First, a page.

Vihaan Peethambar v. Manipal University & Others


Recently, the Karnataka High Court made a strong impression on educational institutions, directing them to consider transgender people’s requests for name and gender modifications on their degree certificates rather than requiring them to go to court.

Following notification to the Court that other applications of this nature are still pending before educational institutions, Justice Ravi V. Hosmani made the observation. 

“Since it is brought to notice of this Court that there are innumerable such instances awaiting consideration before Universities/Educational Institutions, it is observed that would be appropriate for said authorities to process applications for change of name and gender upon receipt of requests keeping in mind ratio laid down by Hon’ble Supreme Court in NLSA’s case (supra) and this Court in Christina Lobo’s case (supra) instead of driving all applicants to Court for securing directions,” Justice Hosmani stated.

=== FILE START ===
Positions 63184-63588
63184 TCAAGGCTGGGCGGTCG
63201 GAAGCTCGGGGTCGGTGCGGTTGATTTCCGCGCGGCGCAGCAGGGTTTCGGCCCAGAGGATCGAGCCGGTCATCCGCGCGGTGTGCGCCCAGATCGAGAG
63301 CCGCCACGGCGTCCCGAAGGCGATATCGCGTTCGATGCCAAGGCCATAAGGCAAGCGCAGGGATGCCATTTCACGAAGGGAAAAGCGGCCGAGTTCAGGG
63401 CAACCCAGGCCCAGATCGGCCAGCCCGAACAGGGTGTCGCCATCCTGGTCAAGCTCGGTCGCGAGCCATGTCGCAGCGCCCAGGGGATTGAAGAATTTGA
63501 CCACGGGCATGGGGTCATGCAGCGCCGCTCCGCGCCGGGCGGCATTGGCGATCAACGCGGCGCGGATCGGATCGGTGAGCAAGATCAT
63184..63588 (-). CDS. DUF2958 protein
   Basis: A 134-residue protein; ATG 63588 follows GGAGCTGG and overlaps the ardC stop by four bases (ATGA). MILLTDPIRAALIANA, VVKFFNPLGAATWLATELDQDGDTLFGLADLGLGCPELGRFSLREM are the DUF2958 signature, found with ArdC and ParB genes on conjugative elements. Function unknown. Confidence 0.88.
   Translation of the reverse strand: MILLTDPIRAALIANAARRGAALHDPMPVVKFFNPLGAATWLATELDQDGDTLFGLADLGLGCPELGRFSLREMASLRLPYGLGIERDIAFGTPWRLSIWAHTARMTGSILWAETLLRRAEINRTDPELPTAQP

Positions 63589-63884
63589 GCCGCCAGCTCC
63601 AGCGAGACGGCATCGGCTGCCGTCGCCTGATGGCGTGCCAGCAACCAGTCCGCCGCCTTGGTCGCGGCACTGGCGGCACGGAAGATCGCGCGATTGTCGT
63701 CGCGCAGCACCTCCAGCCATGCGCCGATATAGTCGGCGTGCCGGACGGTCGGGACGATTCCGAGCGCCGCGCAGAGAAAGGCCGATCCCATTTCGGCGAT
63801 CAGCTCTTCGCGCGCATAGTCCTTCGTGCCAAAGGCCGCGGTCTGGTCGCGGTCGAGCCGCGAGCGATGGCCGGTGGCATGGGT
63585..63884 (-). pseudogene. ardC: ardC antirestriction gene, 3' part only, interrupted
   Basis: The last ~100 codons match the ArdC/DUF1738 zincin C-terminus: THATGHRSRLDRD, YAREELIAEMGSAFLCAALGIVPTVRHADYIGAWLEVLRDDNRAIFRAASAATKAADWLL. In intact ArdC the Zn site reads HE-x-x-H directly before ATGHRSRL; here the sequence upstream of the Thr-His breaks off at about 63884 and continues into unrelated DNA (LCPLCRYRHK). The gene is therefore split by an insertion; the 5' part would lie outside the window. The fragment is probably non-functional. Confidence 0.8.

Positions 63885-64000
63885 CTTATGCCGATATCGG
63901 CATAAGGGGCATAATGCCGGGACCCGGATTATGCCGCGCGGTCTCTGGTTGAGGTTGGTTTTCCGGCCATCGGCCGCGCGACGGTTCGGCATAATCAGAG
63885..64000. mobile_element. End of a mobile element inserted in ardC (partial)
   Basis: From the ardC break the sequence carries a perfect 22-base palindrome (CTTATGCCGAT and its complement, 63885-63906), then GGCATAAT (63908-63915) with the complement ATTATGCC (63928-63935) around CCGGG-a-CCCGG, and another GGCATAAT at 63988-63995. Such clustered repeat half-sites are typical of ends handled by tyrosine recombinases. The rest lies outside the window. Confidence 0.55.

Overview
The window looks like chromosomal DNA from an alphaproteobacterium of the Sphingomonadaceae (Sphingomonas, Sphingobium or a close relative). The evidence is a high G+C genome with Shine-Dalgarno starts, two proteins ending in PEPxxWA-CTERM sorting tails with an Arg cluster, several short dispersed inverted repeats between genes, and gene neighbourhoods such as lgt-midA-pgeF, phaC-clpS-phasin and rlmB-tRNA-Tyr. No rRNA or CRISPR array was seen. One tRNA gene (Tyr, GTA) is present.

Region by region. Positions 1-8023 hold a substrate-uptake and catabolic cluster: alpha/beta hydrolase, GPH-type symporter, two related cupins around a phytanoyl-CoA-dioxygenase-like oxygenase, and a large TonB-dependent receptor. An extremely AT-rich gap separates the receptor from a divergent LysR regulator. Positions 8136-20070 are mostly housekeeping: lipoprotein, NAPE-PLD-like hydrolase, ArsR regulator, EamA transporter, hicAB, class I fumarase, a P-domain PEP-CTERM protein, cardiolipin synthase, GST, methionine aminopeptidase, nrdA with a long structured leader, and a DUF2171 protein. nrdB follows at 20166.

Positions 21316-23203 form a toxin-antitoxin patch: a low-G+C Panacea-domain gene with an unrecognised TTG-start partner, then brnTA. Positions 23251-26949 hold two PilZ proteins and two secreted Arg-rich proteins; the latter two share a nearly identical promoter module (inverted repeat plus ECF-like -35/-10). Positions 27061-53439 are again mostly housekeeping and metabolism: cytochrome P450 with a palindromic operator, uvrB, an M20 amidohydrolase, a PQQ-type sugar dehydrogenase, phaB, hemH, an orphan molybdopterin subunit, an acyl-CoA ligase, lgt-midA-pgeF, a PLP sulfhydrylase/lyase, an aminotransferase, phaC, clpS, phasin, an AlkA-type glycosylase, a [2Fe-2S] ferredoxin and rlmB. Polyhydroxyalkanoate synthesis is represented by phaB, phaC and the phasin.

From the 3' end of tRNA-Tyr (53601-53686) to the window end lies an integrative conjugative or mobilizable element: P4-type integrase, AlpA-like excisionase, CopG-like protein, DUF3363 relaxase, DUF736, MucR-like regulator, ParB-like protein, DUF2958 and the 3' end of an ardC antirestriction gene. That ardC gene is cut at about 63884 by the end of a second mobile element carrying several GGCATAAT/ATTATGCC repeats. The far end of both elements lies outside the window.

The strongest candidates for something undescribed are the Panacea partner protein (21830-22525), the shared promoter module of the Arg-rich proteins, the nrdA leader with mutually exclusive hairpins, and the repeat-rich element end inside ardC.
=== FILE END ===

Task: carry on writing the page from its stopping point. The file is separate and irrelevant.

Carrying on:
A transman was requesting that his name and gender be changed on a new master’s degree certificate, and the court was considering his case.

In addition, a directive to colleges to amend transgender students’ degree certificates based on their applications was requested in the plea.

One Vihaan Peethambar filed the case, requesting that Manipal University alter his name and gender on his college diploma following surgery to reassign his gender in 2015. Manipal University denied this request, citing the fact that such modifications could only be made shortly after the degree certificate was issued.

Peethambar, therefore, filed a relief motion with the High Court. He argued that decisions made by the High Court in Christina Lobo v. State of Karnataka and the Supreme Court in National Legal Services Authority vs. Union of India and Others already addressed the issue.

In response, Manipal University and the State informed the court that after the petitioner delivered the original mark cards and degree certificate, his request might be considered in light of the NALSA ruling.

The petitioner has already changed his name and gender on his bachelor’s degree diploma and other public records, the court found while evaluating the case. 

Regarding the master’s degree, the court permitted the petitioner to submit a representation to the Manipal University Registrar within a month, together with his original mark card and degree certificate.

The Court ruled that respondent no. 1—The university—must consider taking action within four weeks of receiving the same, in accordance with the ratio established by the Hon’ble Supreme Court in the cases of NLSA (above) and Christina Lobo (supra).

Adv. Khanak Sharma

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